Listen With Others

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Listener 4726: Red Applause by Crash

Posted by vaganslistener on 16 Sep 2022

Hello Crash (if that doesn’t sound too odd). The Crossword Database ( doesn’t list any previous puzzles of yours but my spies tell me you’ve been solving for years: so welcome to this corner of Setters’ World. 

Neither title nor preamble gave anything away to me, and of course I have no knowledge of Crash’s interests to go on, but the circled squares (or should that be squared circles) suggested a game board. My first thought was something like Go, but as soon as Ps and Qs started to appear in the circles, it was obvious that the endgame was going to be, well, an endgame, in chess. But which game?

I really should add looking at the last letters of the clues to my “do it first” list, because the message from the clues emerged as ALL BUT NAMES AND LETTERS IN CIRCLES ERASED. CLUE ENDS. And the clue ends spelled out COLOUR PIECES APPROPRIATELY. MAKE FINAL MOVE WQ TO F4. But which game?

The names at the top and bottom of the grid stood out as SPASSKY and FISCHER and Googling them plus RED APPLAUSE led straight to Game 6 of the 1972 world championships (–Spassky,_1–0_(QGD_Tartakower)  gives the moves etc). Fischer opened very unusually with Queen’s Gambit declined. Spassky played his usually impregnable Tartakower defence (I ony know these things because I just read them …), but Fischer disrupted his plans with the seemingly innocent move of a pawn to e4 at move 20, and after White’s move 41 (the one we are asked to add to the grid) Spassky resigned. The audience applauded – and memorably Spassky joined in the applause (hence the title).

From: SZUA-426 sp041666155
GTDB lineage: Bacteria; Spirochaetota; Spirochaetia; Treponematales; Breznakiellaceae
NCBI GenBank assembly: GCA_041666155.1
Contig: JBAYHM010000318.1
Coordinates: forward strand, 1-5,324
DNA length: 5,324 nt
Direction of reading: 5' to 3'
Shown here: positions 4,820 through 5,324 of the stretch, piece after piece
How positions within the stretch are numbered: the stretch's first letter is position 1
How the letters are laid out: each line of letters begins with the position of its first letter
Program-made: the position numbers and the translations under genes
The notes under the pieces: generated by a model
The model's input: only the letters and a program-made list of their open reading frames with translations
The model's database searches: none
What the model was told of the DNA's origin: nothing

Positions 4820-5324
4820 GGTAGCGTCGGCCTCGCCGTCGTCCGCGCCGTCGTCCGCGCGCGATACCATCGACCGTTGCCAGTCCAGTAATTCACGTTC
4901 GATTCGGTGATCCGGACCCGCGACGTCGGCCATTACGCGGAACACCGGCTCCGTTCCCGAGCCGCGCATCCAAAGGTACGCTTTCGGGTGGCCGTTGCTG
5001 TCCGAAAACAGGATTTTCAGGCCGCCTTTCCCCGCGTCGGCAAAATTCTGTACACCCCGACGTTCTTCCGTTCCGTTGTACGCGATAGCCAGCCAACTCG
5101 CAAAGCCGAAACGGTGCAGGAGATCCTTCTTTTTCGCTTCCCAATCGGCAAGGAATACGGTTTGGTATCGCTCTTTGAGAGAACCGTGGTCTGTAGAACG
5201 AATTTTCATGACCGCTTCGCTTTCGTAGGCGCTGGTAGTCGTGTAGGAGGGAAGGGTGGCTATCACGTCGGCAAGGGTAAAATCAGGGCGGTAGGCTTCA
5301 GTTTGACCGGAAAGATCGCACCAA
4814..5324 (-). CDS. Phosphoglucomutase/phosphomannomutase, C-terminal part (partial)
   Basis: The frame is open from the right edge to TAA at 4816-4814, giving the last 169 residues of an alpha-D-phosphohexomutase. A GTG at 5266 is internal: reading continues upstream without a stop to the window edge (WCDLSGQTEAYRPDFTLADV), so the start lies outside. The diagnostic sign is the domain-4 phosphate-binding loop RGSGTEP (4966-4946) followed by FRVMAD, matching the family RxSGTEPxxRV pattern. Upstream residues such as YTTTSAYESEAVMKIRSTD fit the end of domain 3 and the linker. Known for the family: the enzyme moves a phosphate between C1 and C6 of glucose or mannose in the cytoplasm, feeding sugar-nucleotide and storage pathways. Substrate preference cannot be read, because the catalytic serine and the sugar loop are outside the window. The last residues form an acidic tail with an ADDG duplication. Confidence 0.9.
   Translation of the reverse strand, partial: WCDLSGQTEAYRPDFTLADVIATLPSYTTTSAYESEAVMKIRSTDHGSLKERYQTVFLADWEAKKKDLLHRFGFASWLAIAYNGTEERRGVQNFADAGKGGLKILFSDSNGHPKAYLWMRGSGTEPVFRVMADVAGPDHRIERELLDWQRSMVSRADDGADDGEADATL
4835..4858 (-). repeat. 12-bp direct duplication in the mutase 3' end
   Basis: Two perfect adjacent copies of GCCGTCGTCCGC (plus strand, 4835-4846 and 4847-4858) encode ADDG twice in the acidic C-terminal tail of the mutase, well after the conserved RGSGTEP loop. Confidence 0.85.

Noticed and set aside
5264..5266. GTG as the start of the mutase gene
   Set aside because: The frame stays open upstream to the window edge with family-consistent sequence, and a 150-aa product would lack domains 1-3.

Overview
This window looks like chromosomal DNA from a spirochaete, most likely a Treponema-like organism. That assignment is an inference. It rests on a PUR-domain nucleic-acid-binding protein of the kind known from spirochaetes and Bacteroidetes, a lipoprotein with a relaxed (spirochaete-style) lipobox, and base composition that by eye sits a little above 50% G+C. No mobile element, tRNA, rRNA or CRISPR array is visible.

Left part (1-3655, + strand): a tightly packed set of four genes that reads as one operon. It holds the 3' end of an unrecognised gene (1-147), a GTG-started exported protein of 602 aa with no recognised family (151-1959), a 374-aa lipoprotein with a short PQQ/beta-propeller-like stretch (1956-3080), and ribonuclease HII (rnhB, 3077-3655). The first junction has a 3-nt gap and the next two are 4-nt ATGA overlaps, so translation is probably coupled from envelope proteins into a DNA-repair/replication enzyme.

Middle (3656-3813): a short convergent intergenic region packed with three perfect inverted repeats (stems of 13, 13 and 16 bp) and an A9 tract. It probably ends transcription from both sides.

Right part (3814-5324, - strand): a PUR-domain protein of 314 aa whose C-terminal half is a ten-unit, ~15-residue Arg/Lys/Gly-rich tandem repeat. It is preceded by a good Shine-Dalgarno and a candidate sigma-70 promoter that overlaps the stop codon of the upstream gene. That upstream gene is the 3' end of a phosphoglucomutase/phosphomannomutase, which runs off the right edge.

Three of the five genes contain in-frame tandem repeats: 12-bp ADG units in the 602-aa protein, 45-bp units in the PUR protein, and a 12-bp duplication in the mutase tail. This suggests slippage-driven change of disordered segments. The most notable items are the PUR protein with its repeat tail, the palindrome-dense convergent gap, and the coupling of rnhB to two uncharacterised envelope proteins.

I found the clues fairly straightforward but wondered why they felt a bit sticky – until I realised that the need to generate the clue-end messages along with the misprints was forcing some awkward turns of phrase. All the same, they were well-done, as was the puzzle as a whole, and it made a worthy Listener.

The final challenge was how to colour the pieces. Colouring the letters meant white letters on a white background; colouring the pieces (circles) meant black letters on a black background.  In the end I went for pencil-grey on the black pieces. JEG can always rub the pencil out if he want to check the letters beneath 😊 .

Thanks Crash: and I hope there’s another in the pipeline. 


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